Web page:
Sergey Kuznetsov: We can change urban environment for the better
Applications for the Architectural and Urban Planning Competition for development of concepts of pilot sites of the Renovation Program in Moscow are being accepted. The Chief Architect of Moscow Sergey Kuznetsov told mos.ru that a creative task to design a universal model of a quarter having an area of 80 hectares has been added in the first stage of the competition.
— Have architects started to apply for the competition yet?
— On 6 June we held an open seminar which was visited by about 200 architects. A great number of experts, including foreign ones, are interested to take part in the event. We started receiving applications as soon as the competition was launched, because on 25 April we made a public statement about this competition. I think all major architectural offices involved in urban development will participate in the competition.
— How long will applications be accepted?
— Due to the fact that a creative task has been added, applications are accepted until July 10. Archcouncil of Moscow website contains the application form, where all the requirements are specified. The applications will be assessed by the professional jury that will select 20 finalists. After that, the shortlisted will have two and a half months to develop the projects. The announcement of the competition results is scheduled for 10 November this year. The competition is held at the initiative of the Mayor of Moscow Sergey Sobyanin.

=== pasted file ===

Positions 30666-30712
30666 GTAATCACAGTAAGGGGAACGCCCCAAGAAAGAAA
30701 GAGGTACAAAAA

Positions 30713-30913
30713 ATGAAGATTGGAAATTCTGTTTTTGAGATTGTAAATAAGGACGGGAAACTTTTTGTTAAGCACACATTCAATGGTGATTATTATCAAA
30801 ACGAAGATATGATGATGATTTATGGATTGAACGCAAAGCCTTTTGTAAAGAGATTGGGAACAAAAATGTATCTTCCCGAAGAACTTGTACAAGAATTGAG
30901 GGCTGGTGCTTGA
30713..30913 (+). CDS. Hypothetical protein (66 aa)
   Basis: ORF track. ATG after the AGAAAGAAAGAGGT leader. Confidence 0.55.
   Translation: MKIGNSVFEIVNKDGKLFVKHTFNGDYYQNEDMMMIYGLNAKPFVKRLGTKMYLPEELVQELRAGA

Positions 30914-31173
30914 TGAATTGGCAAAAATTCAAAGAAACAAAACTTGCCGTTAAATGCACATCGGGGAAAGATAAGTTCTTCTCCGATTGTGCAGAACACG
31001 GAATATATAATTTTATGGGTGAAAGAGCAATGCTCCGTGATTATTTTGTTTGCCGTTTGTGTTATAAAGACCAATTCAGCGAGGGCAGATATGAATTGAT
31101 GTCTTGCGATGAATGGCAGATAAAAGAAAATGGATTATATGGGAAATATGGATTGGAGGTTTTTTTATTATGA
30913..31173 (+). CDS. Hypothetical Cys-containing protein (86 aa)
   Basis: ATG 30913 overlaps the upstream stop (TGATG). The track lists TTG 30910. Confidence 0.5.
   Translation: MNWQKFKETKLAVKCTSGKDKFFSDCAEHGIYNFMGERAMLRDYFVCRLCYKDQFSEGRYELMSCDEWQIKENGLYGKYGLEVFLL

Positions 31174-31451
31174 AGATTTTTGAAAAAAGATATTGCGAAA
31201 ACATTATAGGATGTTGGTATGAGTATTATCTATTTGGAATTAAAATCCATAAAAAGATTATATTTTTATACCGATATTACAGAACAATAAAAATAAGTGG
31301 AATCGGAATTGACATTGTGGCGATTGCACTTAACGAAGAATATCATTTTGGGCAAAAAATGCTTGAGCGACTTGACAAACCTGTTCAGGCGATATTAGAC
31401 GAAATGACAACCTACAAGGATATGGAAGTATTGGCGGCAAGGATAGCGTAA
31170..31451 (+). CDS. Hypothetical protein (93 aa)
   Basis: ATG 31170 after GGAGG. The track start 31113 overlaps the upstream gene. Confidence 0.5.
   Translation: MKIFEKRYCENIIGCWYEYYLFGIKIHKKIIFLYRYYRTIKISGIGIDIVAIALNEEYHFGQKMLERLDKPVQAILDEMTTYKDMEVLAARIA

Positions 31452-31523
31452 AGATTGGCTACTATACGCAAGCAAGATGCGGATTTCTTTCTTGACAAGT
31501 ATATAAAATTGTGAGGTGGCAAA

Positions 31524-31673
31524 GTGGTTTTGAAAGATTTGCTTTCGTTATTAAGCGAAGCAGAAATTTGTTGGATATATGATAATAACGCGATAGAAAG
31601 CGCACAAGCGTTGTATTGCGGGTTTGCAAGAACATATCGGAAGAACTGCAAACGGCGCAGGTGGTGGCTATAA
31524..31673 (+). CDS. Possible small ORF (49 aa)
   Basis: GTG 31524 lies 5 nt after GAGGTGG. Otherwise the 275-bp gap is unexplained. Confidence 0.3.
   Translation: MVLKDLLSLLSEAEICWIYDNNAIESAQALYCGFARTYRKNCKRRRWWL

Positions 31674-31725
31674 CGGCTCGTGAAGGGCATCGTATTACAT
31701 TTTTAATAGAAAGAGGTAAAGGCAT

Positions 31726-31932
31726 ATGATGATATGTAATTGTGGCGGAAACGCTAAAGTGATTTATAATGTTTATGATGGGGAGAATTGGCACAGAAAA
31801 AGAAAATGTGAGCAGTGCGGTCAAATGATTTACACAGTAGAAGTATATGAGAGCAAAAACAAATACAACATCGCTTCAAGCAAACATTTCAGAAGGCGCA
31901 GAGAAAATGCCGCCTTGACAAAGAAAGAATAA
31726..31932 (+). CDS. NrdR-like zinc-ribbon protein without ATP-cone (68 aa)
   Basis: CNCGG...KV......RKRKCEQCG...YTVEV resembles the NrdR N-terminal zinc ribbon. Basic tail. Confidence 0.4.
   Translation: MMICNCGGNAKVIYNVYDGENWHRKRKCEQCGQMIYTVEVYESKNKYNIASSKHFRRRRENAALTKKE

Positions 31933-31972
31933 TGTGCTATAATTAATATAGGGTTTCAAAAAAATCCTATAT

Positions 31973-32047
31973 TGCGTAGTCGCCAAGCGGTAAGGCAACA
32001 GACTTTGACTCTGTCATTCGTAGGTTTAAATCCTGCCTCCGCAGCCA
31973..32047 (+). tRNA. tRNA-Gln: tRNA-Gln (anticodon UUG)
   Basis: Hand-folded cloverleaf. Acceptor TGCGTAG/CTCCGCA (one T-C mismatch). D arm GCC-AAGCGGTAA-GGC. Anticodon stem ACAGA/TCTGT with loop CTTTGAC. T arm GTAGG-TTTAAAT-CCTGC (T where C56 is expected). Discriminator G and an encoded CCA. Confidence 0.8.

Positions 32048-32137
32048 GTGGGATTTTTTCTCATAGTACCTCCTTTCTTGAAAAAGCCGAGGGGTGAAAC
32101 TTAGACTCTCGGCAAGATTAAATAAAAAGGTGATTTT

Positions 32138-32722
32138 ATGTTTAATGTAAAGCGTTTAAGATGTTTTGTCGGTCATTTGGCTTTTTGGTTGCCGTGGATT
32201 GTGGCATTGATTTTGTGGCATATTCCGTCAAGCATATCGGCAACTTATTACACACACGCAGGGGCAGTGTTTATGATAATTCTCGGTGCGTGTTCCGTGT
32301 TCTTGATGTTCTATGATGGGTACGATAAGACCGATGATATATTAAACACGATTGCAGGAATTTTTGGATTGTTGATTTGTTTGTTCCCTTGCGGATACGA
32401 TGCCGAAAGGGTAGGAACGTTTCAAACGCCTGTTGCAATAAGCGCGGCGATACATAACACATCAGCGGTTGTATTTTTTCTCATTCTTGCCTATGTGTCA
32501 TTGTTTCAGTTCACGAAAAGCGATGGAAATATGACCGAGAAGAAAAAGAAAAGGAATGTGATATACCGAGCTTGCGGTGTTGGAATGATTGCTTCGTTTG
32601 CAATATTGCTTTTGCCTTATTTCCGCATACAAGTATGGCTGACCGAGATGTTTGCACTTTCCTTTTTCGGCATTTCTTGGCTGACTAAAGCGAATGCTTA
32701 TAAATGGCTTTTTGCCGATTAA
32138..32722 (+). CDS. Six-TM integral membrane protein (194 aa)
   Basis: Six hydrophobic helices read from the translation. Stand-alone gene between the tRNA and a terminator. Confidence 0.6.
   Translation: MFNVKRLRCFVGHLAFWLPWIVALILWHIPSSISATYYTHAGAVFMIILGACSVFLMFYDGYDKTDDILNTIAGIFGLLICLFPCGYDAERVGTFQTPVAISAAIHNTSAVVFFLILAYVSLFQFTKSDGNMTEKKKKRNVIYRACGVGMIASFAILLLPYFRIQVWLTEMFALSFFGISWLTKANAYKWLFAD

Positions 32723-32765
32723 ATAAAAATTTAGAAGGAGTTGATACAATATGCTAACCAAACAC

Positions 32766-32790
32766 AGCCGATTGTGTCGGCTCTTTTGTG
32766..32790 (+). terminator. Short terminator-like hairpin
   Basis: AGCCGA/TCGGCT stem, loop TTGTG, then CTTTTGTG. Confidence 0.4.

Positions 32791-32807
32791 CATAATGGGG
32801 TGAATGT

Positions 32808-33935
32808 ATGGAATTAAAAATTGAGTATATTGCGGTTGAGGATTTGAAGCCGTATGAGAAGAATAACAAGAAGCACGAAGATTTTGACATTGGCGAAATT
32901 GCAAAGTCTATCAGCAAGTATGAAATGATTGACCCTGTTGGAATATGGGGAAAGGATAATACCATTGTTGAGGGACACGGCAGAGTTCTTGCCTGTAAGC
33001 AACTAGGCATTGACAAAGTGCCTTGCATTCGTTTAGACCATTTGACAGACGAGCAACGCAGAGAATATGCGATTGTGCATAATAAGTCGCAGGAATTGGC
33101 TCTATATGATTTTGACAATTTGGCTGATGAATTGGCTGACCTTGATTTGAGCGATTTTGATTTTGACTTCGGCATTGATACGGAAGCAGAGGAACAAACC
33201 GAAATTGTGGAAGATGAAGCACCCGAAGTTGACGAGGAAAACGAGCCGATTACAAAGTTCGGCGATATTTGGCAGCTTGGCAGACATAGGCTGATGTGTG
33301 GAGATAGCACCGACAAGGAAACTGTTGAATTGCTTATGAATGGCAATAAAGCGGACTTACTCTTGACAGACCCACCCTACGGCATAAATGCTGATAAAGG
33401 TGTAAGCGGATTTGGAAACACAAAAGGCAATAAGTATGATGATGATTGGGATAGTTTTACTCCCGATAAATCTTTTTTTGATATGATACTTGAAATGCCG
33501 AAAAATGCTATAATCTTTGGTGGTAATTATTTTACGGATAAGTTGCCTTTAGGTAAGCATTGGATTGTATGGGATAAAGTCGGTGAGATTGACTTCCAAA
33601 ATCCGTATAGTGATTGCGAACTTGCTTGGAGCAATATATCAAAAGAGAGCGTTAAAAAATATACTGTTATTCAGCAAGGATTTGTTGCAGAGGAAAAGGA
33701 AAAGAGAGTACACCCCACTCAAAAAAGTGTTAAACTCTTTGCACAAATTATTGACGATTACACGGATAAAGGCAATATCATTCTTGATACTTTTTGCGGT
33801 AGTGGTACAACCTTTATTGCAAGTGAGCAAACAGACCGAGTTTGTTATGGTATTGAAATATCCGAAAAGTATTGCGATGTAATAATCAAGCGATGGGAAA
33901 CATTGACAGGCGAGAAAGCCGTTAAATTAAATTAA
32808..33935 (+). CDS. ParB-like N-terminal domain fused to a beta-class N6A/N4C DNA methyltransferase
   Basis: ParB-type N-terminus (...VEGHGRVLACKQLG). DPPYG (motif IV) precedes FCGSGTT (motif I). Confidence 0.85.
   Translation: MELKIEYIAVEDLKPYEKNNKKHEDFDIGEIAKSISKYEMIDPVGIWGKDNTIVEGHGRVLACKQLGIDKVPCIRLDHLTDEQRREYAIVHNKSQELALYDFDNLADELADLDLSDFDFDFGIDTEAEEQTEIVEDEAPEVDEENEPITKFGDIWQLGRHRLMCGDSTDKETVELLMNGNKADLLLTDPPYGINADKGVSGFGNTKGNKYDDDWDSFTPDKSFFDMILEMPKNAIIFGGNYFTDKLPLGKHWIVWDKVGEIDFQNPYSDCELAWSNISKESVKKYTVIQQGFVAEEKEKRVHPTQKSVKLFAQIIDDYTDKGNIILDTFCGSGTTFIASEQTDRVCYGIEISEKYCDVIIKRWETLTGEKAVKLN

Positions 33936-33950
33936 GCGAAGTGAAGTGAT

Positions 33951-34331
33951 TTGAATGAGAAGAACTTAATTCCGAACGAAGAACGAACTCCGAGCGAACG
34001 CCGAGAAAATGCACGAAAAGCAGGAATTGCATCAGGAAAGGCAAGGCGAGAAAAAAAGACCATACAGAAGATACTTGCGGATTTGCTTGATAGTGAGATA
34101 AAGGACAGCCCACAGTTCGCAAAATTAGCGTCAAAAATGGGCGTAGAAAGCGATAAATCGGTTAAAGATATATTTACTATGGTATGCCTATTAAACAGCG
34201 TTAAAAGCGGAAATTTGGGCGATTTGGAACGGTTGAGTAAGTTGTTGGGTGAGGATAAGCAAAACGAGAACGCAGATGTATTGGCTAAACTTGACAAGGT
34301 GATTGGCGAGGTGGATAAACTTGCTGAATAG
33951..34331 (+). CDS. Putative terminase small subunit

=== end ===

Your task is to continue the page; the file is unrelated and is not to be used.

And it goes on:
— How many participants are expected to take part?
— We have to shortlist 20 strong teams, and I think we’ll have a lot of choices. When we held the competition for Zaryadye Park concept, about 500 applications were received. Now the contestants are to solve even more specific task: create a whole city planning concept.
— What foreign architects are interested in the competition?
— We interact with a number of well-known experts. For example, Ricardo Bofill (Spanish architect, designed the building of the National Theatre of Catalonia in Barcelona. — mos.ru. note) is now working in Moscow. I’m sure he will participate in the competition.
We also met with Markus Appenzeller (Dutch architect, designed metro stations in Amsterdam. — mos.ru. note), representatives of Zaha Hadid Architects, Herzog and de Meuron, a Swiss architecture firm which is now designing the Skolkovo University. Perhaps not all of them will take part in the competition, but they have already expressed interest in it.
— What materials are the participants required to provide?
— The application contains their portfolio, description of the team potential, and previous work record; in addition to this, a creative proposal for the project, that is, a sketch. To help the participants, we made a collective image of a Moscow microraion with five-storey buildings. The teams should suggest the ways to change it.
The teams shall come up with a universal model of a quarter. It should be a microraion with social infrastructure and public facilities — shops, cafes and restaurants, pharmacies, banks and so on.
In psychology, there is such a term: third function — we use it in relation to the city. These are workplaces, leisure and entertainment facilities in residential neighborhoods. The existing bedroom communities lack this ‘third function’. Nowadays we are sure that this is necessary, because quarters cannot have only residential functions. So we added a task to create office, retail, cultural and recreational functions in the competition projects.
The creative task quarter won’t be created from out of nowhere: the participants will have to make it in the area with the existing buildings. The task shall be carried out in accordance with the approximate technical and economic indicators: the area of a microraion is 80 hectares and the average density is 25 thousand square meters per hectare in a quarter.
The creative task in the application is not required to pass the qualifying stage, but it can increase the chances to be shortlisted.